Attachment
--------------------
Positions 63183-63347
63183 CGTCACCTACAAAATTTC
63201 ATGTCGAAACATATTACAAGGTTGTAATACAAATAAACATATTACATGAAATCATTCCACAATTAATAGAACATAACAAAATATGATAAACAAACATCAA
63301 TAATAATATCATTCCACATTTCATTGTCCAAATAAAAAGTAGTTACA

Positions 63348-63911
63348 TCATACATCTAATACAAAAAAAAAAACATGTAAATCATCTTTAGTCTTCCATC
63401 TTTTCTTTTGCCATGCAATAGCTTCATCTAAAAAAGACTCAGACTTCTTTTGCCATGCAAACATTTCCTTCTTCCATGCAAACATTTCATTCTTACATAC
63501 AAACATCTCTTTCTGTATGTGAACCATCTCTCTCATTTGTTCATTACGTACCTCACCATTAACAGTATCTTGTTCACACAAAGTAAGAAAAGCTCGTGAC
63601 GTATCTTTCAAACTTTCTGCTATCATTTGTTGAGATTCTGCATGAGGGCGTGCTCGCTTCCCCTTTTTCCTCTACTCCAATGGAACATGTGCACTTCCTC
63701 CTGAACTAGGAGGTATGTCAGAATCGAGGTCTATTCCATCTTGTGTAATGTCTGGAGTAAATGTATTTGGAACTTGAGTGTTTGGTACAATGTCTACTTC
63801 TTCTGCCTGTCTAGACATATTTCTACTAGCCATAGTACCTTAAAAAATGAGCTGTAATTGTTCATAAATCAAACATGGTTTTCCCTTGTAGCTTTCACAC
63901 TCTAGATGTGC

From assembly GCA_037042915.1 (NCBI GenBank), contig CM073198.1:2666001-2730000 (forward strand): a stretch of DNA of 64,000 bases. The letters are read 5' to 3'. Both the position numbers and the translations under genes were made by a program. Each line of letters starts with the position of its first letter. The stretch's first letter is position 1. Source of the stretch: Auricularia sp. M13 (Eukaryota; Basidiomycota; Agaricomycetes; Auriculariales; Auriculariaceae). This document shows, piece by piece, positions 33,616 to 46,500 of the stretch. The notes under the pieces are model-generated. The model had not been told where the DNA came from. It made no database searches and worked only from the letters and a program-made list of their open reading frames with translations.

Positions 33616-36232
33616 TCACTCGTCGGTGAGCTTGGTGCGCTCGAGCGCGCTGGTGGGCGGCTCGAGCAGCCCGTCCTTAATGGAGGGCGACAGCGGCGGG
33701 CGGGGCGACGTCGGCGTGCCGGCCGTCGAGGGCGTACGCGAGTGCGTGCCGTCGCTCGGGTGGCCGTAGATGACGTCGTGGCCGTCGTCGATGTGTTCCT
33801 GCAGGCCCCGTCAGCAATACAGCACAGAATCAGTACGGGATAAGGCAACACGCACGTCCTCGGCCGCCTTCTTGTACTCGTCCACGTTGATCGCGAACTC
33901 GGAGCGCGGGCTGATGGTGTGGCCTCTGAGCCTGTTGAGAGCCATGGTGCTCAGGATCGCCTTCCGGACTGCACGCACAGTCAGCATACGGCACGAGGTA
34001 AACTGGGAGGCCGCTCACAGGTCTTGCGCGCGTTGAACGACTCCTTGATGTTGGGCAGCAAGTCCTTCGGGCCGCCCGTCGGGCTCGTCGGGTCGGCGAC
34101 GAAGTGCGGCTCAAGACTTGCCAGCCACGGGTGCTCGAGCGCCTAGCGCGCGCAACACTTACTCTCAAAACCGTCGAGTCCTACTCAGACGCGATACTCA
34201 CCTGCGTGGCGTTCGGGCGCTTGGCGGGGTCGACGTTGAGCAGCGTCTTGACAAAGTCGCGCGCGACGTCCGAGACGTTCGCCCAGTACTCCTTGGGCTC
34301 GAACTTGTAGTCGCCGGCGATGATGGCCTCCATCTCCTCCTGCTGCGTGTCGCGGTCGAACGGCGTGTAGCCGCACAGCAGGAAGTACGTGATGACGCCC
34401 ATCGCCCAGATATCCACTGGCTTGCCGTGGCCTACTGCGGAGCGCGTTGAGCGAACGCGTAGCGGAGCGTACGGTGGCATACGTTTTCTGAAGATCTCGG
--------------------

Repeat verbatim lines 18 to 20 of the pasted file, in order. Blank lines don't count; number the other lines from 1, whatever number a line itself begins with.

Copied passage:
33901 GGAGCGCGGGCTGATGGTGTGGCCTCTGAGCCTGTTGAGAGCCATGGTGCTCAGGATCGCCTTCCGGACTGCACGCACAGTCAGCATACGGCACGAGGTA
34001 AACTGGGAGGCCGCTCACAGGTCTTGCGCGCGTTGAACGACTCCTTGATGTTGGGCAGCAAGTCCTTCGGGCCGCCCGTCGGGCTCGTCGGGTCGGCGAC
34101 GAAGTGCGGCTCAAGACTTGCCAGCCACGGGTGCTCGAGCGCCTAGCGCGCGCAACACTTACTCTCAAAACCGTCGAGTCCTACTCAGACGCGATACTCA